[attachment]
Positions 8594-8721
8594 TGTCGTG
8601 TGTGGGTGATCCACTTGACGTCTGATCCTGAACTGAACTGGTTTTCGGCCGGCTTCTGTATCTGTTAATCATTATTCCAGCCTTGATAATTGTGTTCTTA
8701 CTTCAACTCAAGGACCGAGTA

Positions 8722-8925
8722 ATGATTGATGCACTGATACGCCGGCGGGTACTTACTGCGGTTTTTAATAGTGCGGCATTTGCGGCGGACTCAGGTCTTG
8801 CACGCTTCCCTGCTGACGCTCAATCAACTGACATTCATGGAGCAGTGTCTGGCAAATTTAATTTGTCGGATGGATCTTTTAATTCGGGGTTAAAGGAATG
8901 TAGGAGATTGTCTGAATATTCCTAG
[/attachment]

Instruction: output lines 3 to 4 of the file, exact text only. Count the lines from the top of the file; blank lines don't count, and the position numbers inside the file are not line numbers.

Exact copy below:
8601 TGTGGGTGATCCACTTGACGTCTGATCCTGAACTGAACTGGTTTTCGGCCGGCTTCTGTATCTGTTAATCATTATTCCAGCCTTGATAATTGTGTTCTTA
8701 CTTCAACTCAAGGACCGAGTA